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Tackling social isolation with Volunteer Befrienders

18th September 2014

September is Friendship Month, so in this week’s story we’re looking at our Volunteer Befrienders service, which pairs volunteers with clients who need a bit of extra day-to-day support.

Social isolation in Birmingham


Dr Andrew Coward at the Gateway Gala

In a speech at our Gala earlier this month, the chair of Birmingham South Central CCG, Dr Andrew Coward (pictured), referred to isolation as one of the “giants” that society needs to slay if health services are to be effective and we are truly to tackle the issue of health inequality.

We know that there is a strong correlation between isolation and poor health outcomes, but what’s often underestimated is the extent to which social isolation is an issue across the whole community, not just for older people.

In Birmingham, we see it affecting people who have recently arrived to the country, people for whom language is a barrier, and those with mental health issues, amongst many others. Just because someone lives in a city, it doesn’t mean that they necessarily feel part of a community, or have a support network of friends and family.

Many of our clients self-report as socially isolated. We don’t ask Health Trainer clients (yet), but we do ask Pregnancy Outreach Workers Service clients if they feel they have “little or no support from family or friends” when they are first referred, and around two thirds of POW clients say yes to this question.

The good news: we can tackle social isolation

The good thing about social isolation is that, unlike some health and social care issues, it can usually be tackled head-on. And the best thing is that tackling it relies on personal contact – it doesn’t rely on having a lot of money!

We already know from our own figures that POWs are able to reduce the number of clients who say they feel socially isolated by around 25%. So our Volunteer Befrienders service builds on that knowledge.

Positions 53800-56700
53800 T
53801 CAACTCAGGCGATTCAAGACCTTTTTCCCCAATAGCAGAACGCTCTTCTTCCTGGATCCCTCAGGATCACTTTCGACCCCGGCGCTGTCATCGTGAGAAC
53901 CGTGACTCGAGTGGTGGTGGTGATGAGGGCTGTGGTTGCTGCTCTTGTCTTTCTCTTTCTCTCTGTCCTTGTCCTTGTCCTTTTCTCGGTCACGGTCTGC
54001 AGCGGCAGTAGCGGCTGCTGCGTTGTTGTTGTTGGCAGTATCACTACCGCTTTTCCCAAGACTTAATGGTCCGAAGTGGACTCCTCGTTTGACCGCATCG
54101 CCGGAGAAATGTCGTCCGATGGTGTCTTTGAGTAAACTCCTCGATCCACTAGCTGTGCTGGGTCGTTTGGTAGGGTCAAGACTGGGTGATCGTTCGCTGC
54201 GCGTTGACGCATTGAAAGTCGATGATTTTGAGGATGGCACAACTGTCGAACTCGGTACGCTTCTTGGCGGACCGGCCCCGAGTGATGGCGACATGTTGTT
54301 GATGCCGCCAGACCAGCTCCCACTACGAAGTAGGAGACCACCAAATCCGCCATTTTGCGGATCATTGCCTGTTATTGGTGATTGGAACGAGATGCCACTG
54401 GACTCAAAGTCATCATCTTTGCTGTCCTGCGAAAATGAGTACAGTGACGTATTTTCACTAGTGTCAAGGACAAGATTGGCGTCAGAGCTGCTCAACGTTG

Like POWS, the Volunteer Befrienders service relies heavily on community knowledge and networking. It’s not just about visiting a person in their home; it’s about taking them out to meet other people, introducing them to social groups and community networks, and helping them to build their self-confidence and resilience.

Four of our befrienders are presented with awards at our Gala by Jenni Ord, Health Education West Midlands

Four of our befrienders are presented with awards at our Gala by Jenni Ord, Health Education West Midlands

Our job is to give volunteers the skills and credibility to help people in this way. We do this by working closely with GPs, so that they can confidently refer people to the service, and by training and qualifying the volunteers. So the service doesn’t just help those who are socially isolated; it helps the volunteers, too.

Volunteering has been shown to improve health and happiness, but volunteering with Gateway also gives people some crucial employability skills, including a City & Guilds qualification. Seven of the 20 befrienders who joined the service last year went from being unemployed to taking full-time employment.

And we already know that the service is saving money for the NHS. One local GP has an elderly patient who was repeatedly calling him out for home visits, although he found that her physical health was fine. He came to the conclusion that she just needed to talk things over with someone, so he referred her to the Volunteer Befrienders service, where we have paired her with a befriender. A GP home visit costs around £120, but for a volunteer to go out and meet someone costs much less than that (around £4 for a bus ticket, plus a small admin/management cost).

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